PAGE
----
Paul has been around grapes since a youngster – where he grew grapes with his parents and grew a love for grapes and wine. Paul’s work is evident in the Castel wines – but is also visible in his own wines. The wines are fruit forward but in a balanced manner. This he says comes from the way he tends to his vines. He makes sure that the vines have sun, while keeping them shaded, to minimize over exposure of sun, which tends to show overripe flavors and too much acid in the wine. The wines are all aged in Hungarian oak and according to Paul – do not tend towards Bordeaux flavors. The winery is built to bring value wines in the Boutique winery market – something that Paul stressed is one of the selling points about Tzuba. Finally, the winery is owned in partnership with Kibbutz Tzuba – a partnership that should help the winery to compete in the ever competitive Kosher Israeli wine market.
My thanks to Paul, Moti and the Tzuba Winery for hosting us and showing us around their winery. Following are the tasting notes which we sampled at the winery.
Tel Tzuba 2006 Chardonnay – Score: A (50% 12 months in oak, 50% Stainless Steel)
Fermented at 55 degrees Fahrenheit – Sur Lie, this wine has a lovely and shimmering straw color. The nose is filled with Lychees, grass, and citrus. This medium bodied wine has a long and exciting finish and is not over oaked. The nose follows in the mouth – with Lychees and citrus flavors covering the mouth and enough acidity to balance the wine out.
Hama’ayan 2005 Sangiovese - Score: B
This ruby red wine has a nose of red fruit. The medium bodied wine has all the signature flavors of a Sangiovese – cherry, plum and added flavors of oak with soft and integrated tannins.
Tel Tzuba 2005 Cabernet Sauvignon – Score: A-
The deep Bordeaux colored wine has a nose of red fruit and oak. The medium bodied wine is smooth with light tannins, red fruit, and a long finish that tends to linger in your mouth.
Tel Tzuba 2005 Merlot – Score: B+
This dark ruby colored wine has a nose of plum and cherry. The medium bodied wine has firm tannins, almost jammy red fruit, a balanced palate and a finish that is medium in length that is accentuated with oak flavors.
Tel Tzuba 2005 Shiraz – Score: A-
This purple colored wine has a nose of fig, pepper, and earth. This medium bodied wine has jammy flavors, soft tannins, and a long finish that is supported by pepper and oak notes.
Mametzudah 2005 Merlot Reserve – Score: A-
This deep Bordeaux colored wine opens slowly. Over time the wine shows hints of red fruit and oak. The full bodied wine has strong tannins that show off its acidic core and cherry flavors. The finish is long and satisfying. This wine is still quite young and needs time to show its true self off.
Tucked away into the winding roads that meander through the misty Judean Hills – we find our selves driving through a small Moshav (town) called Nes Harim, in search of the Katlav Winery. Like so many of the small boutique wineries that are popping up all over these hills – this winery is equally challenging to find. However, what separates this winery from many of the other up and coming wineries is the owner and wine maker. We call Yittach Yossi on the cell and he answers us almost immediately and we explain to him – the best we can of course – where we are, and he goes on to explain that we had actually just driven by his house! We find a driveway and turn around. After tracking down the house – which in hindsight (as this story unfolds) should have been VERY easy to notice – being dwarfed by a hulking Olive Tree. He comes and greets us covered in paint and trailed by two adorable dogs – he asks us to drive the road behind his house and meet him at the winery. As we drive the small dirt road behind his house – the winery comes into view – but so does the beautiful overlook he has on the valley below. Nes Harim is no different than any of these Moshav(s) that line the Judean Hills – they are all compact in size and are built on hill sides that surrender to beautiful vistas and those pesky switch back roads – that we finished traversing a few moments ago.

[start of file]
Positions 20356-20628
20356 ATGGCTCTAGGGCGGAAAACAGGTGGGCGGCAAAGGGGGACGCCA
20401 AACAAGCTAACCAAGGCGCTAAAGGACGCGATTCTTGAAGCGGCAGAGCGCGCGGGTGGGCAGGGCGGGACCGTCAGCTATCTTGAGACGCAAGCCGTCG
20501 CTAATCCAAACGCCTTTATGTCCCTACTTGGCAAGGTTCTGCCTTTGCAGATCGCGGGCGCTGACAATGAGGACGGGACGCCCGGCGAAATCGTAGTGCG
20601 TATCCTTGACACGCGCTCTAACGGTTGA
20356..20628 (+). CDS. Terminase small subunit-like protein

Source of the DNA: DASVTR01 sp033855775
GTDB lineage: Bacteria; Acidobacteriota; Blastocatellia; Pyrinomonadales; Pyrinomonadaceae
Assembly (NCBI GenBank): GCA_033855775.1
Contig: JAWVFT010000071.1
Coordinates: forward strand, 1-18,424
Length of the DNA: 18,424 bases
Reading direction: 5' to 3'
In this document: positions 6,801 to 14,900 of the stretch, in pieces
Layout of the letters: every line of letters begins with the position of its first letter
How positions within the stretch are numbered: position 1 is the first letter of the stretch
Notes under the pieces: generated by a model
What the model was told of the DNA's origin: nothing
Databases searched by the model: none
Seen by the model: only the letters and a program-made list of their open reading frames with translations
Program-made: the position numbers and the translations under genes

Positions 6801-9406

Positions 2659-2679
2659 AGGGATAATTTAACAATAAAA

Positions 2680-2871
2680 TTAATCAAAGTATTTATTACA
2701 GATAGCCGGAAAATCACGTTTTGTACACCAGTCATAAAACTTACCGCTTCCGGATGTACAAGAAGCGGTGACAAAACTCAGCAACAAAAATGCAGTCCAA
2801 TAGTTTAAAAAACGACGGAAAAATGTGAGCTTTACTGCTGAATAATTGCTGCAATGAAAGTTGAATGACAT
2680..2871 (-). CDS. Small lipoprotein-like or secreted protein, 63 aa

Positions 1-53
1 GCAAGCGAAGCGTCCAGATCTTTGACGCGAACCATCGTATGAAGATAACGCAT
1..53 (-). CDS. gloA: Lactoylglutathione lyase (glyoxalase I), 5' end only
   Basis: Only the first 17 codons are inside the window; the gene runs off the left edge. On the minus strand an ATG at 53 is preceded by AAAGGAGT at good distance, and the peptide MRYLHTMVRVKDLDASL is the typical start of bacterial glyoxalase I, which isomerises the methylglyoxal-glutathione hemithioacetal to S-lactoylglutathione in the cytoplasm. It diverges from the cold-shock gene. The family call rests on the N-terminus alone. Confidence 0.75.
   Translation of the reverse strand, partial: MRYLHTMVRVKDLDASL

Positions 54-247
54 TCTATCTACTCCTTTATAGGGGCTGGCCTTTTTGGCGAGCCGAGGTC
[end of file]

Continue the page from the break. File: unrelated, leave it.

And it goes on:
To say Yittach is passionate about wine would be an understatement. He truly loves his craft. He started out as a highly successful architect and builder – building building all around Israel. It was chance meeting with an ailing Persian worker’s mother that changed his world and turned him into the wine maker he is today. One of his Persian workers had turned ill and he went to see him in the hospital. It was there that he met the worker’s mother and she told him I need two things from you – marry off my son and grapes! Yittach asked why do you need grapes? She went on to explain that she had been making wine for years, before immigrating to Israel – because of the lack of kosher wine in Iran, and she missed her home made wine. Yittach got right to work – he made the man his wife’s brother-in-law – by marrying him to his sister-in-law. Then he got to sourcing grapes, which 12 years ago was not as easy as it is today – unless you were looking for eating grapes. After a bit of work he found the grapes and went on to learn the Persian process of wine making. He took those techniques and improved on them (many times to detriment of the wine and Yittach) until 2000 when he released his first production of 1500 bottles. Today his bottle production fluctuates based upon the grape quality and vine production – but averages 10 thousand bottles. His vines are mostly dry farmed – which tend to produce fewer fruit from the vines, but ones with more tartness and more intense fruit flavors. They are planted in the hills that surround Moshav Nes Harim and on the very same terraces that the settlers planted vines (until they went into disrepair). The close proximity allows for better control of the vines, picking time, and sugar content – all the benefits of a Estate Bottled Winery.